As I share this post with you, it has been just over a week that I have returned home from Santiago. My time abroad flew by, and I was sad to leave Chile, but I was looking forward to seeing my family back home.
During my final morning in Chile, I met my friend Julia at our favorite bakery—Lo Saldes—for a final sopaipilla. A sopaipilla is a delicious snack of fried dough. Many sopaipillas are made with a pumpkin purée, but some are not. Located between the metro stations Manquehue and Escuela Militar (my favorite station), Lo Saldes is a bakery and café that sells empanadas, fresh bread, and many postres (desserts). Julia and I would frequent Lo Saldes before class for our beloved sopaipillas. At a price of just 500 pesos/sopaipilla (about 50¢/sopaipilla), it is difficult to resist buying one (or ten) of the tasty snack.
Enjoying my last sopaipilla was the final thing I did before heading to the airport, meaning that indulging in the fried snack marked the end of my six weeks abroad in Santiago, Chile.
Receiving the opportunity to immerse myself in a foreign culture and challenge myself with language was rewarding, to say the least. I would often find myself in situations where I would not know how to say a certain word that I needed to complete my sentence, so I would try to navigate around the word in order to express my thoughts. It was frustrating to not know how to say exactly what I wanted to say, but struggling with the language allowed me to improve my comprehension and my vocabulary. In just six weeks, my speaking abilities improved tremendously. During my final dinner with my host family, my host parents told me that they were proud of how much I had improved. By the end of the program, I felt much more confident in my speaking abilities than I had felt at the beginning of the program.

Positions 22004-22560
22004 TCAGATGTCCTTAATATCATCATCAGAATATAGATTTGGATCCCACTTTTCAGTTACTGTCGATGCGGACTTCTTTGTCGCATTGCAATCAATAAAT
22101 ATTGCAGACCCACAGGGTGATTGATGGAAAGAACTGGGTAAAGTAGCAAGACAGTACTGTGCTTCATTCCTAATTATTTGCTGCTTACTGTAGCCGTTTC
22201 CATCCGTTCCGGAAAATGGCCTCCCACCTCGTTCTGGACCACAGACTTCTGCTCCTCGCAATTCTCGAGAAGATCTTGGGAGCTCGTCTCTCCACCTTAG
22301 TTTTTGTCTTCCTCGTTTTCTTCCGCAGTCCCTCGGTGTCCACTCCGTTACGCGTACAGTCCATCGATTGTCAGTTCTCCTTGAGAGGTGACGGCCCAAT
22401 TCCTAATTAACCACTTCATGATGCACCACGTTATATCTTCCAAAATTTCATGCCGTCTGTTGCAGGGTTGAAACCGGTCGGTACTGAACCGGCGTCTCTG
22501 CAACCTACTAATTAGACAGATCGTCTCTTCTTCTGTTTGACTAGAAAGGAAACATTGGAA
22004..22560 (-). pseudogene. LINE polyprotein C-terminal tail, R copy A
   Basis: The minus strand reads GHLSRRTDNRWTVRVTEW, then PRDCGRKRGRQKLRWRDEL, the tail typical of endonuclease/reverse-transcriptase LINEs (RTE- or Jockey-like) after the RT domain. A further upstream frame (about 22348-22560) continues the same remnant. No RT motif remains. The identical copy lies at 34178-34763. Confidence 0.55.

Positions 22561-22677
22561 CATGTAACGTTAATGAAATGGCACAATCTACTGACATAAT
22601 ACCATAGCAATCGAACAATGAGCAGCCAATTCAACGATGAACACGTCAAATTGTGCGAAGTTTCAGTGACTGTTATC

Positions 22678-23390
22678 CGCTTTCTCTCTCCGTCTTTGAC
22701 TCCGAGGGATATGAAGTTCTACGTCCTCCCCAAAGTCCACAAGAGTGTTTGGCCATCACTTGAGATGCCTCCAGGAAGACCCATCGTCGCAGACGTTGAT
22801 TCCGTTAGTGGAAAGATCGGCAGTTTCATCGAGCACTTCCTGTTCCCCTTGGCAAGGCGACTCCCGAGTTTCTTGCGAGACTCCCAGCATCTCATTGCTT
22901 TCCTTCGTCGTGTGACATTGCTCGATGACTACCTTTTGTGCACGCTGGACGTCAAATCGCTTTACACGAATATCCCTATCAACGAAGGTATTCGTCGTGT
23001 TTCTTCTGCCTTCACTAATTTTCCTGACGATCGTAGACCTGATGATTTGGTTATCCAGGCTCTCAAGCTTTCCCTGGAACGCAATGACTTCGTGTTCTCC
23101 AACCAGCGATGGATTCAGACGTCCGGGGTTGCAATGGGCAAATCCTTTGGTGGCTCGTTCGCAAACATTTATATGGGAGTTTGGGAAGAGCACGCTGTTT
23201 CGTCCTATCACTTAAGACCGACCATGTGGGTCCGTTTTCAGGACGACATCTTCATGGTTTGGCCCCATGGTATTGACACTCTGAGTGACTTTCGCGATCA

In addition to learning more about language, learning about culture was also fulfilling. To be able to learn about certain authors in the classroom, and then see where those authors lived during their lifetimes was exciting, and the relaxed, immersive learning that I was able to partake in was a sharp contrast to the rigorous, “lecture-driven” learning that is characteristic to Notre Dame. Similarly, learning about how nature influenced the way in which Chilean authors understood the world, and then being able to explore the beauty of said nature was absolutely amazing.
Would I recommend studying abroad? Absolutely, without a doubt. When studying abroad, it is important to make the most out of your experience. While I was abroad, I don’t think there was a single day that I wasn’t out exploring. Even when I had an essay to write, I would wander through the city until I found a new café or study-spot. I am beyond grateful for the opportunity to study abroad, and I encourage every student to consider the opportunity, if they receive the chance to. I am returning home with a newfound confidence—a confidence not only related to my language abilities and cultural understandings, but a confidence also related to myself, as a person. Being in an unfamiliar country, 5000 miles away from my family and the way of living that I was used to forced me to challenge myself in many ways. Struggling to even order food at restaurants was humbling (who knew that ordering KFC could be so difficult?). However, at the end of the day, it is the struggle that allows us to grow. From setbacks and obstacles we are able to learn, and we subsequently gain the confidence to try again, and continue putting our best effort forth until we succeed.
Saying “Chao” (Good-bye) to Santiago and the people that made the program so wonderful was one of the most difficult good-byes I have ever said in my life. It is difficult to express in words just how much I learned while I was abroad. The friends I met and the memories I created will remain with me for my entire life. Saying “good-bye” is never easy, but every ending is a new beginning, and another opportunity to learn.
Chao, Chile. Gracias por todo.